Are you unsure whether you need an overdrive pedal or a distortion pedal?
Are you intrigued by the mysterious differences between overdrive pedals and distortion pedals?
No need to look further.
I’ll tell you the things overdrive and distortion pedals have in common, what their differences are, and what to buy when!
- Common features: Overdrive and Distortion Pedals
- The Differences: Overdrive vs. Distortion Pedals
- How to Stack Pedals: Overdrive and Distortion Order
- Conclusion: Buy Overdrive or Distortion?
Common features: Overdrive and Distortion Pedals
Let’s start simple:
Overdrive and distortion are like brothers from different mothers.
They have a lot in common and share a similar history.
So let’s first cover their similarities before we look at how you can tell them apart!
They’re both Small Amplifier Circuits
Overdrive and distortion pedals, in theory, both are miniature amplifier circuits.
They are used to simulate the sound of an overdriven tube amp.
When the incoming signal is too high for the tubes to handle, they clip the top of the waveform.
This clipping creates the iconic tone guitarists are trying to reproduce with overdrive and distortion pedals.
They’re Different Types of Gain
Overdrive and distortion pedals are different types of gain.
Gain is the signal strength of the preamp stage in a tube amplifier.
With the preamp output (gain) set to a higher level, you can overdrive the tubes so that the tone becomes distorted and clipped.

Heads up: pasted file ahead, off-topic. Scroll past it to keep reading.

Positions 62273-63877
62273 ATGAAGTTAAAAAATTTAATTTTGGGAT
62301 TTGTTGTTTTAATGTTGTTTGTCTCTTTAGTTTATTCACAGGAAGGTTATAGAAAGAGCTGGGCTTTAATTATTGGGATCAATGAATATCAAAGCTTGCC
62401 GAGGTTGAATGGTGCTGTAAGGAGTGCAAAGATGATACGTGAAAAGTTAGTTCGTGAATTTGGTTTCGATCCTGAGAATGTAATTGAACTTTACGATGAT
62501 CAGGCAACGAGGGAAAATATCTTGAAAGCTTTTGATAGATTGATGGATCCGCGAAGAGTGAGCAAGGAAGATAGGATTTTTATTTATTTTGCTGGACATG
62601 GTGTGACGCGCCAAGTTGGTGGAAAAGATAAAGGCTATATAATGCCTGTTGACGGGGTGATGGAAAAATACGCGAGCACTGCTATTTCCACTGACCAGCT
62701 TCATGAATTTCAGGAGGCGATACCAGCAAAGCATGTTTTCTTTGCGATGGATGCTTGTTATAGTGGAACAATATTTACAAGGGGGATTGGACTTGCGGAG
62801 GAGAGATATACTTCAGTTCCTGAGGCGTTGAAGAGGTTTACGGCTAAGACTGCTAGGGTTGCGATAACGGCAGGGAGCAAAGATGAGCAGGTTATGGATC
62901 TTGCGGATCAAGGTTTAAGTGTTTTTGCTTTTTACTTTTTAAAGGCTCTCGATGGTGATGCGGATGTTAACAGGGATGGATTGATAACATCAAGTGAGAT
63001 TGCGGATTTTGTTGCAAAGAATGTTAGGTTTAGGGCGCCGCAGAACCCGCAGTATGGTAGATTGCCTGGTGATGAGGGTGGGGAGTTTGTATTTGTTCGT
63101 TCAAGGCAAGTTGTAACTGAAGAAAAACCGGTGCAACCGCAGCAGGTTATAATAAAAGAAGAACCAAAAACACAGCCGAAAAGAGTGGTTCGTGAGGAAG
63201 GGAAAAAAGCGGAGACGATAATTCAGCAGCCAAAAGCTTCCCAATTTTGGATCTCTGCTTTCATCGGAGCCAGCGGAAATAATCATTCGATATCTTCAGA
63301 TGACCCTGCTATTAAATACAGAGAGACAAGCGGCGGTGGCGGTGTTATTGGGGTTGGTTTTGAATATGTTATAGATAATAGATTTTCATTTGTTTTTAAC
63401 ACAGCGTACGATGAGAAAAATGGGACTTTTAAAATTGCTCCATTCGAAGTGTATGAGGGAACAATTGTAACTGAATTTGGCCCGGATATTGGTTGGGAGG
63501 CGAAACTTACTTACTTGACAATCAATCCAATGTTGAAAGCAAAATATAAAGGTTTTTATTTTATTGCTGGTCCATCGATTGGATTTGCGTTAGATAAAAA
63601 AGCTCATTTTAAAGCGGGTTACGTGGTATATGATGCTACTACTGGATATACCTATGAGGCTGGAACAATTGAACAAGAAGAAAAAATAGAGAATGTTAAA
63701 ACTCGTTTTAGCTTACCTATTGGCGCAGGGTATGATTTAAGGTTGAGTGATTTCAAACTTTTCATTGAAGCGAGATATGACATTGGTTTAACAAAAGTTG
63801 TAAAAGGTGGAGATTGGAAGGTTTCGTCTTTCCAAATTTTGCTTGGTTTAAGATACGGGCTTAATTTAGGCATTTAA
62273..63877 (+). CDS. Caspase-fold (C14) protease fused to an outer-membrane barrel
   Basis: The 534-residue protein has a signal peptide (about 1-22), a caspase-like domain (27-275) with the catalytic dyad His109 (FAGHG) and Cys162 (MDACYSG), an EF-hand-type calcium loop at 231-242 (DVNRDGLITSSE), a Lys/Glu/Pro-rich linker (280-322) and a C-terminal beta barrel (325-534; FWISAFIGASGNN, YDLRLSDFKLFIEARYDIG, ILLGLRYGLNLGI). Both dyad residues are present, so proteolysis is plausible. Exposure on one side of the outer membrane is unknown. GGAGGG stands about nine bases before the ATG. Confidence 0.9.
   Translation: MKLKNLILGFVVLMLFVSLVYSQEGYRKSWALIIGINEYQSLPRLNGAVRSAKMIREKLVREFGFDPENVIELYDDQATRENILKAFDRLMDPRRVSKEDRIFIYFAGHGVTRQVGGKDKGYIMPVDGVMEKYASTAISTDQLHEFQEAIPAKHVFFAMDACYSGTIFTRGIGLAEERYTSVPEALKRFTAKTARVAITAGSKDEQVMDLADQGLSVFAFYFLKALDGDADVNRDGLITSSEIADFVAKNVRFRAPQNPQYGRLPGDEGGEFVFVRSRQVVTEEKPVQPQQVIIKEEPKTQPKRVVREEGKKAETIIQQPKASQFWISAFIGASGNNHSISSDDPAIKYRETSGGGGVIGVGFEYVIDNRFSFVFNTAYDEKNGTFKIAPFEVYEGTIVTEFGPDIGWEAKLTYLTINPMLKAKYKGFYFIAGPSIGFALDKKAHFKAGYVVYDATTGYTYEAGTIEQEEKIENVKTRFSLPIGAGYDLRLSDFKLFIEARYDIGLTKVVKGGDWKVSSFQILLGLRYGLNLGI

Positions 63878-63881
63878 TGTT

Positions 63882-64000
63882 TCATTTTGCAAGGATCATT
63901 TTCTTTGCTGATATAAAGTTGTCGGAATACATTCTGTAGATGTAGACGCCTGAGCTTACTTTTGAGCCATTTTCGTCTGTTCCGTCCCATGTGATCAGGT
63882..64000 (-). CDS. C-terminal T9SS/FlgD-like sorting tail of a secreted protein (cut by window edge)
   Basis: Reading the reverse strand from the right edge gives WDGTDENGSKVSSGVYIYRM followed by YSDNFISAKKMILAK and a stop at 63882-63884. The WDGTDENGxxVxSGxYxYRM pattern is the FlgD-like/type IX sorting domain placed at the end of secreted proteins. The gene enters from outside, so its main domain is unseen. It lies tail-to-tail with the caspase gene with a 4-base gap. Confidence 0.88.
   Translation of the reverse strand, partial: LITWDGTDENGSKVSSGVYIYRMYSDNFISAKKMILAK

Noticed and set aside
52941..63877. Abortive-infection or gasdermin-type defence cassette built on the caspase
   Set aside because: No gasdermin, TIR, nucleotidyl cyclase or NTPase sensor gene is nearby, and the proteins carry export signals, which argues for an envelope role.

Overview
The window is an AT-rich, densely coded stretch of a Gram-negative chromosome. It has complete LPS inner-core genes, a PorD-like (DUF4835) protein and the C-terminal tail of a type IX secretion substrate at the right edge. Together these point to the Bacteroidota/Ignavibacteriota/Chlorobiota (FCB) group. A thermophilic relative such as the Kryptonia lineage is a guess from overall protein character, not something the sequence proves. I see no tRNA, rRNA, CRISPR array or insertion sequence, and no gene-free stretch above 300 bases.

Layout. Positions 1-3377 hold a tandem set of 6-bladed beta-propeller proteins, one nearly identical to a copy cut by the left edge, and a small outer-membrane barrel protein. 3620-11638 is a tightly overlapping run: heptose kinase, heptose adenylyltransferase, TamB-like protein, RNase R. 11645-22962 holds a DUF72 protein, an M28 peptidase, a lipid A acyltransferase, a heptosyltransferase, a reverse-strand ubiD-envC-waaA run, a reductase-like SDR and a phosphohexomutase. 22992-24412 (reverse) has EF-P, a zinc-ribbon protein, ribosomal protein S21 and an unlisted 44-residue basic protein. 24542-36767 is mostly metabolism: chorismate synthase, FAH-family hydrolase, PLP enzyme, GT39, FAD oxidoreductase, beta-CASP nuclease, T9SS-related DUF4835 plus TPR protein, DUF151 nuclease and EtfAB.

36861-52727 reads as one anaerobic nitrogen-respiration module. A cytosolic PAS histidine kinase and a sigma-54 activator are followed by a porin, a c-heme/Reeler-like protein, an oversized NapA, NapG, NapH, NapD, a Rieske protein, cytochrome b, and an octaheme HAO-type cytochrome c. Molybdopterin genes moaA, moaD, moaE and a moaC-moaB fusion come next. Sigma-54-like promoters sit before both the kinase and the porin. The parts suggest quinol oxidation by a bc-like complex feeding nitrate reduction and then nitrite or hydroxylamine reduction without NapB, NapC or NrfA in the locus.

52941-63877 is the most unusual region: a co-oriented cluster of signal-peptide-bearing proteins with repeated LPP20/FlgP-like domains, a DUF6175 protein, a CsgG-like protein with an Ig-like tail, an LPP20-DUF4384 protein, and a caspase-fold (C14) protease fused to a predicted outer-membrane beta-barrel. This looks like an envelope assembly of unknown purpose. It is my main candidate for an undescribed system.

Overdrive and distortion pedals alike raise the gain of your sound.
Distortion Without Pissing Your Bandmates off
With more gain, you can create distorted sounds even at lower volumes.
So you know that overdrive and distortion pedals are different types of gain.
You may be thinking:
Why do I need more gain?
With an overdrive or distortion pedal, you don’t need to risk pissing off the rest of your band to get that heavy and dirty sound.
Overdrive and distortion pedals alike give your guitar sound more sustain.
More gain also equals more sustain. And who doesn’t love sustain?
Sustain is just another reason to buy an overdrive or distortion pedal!
The Differences: Overdrive vs. Distortion Pedals
The boundaries between overdrive and distortion pedals slowly fade. Many manufacturers sell pedals with the name “distortion” and “overdrive,” although they don’t match the traditional definitions anymore.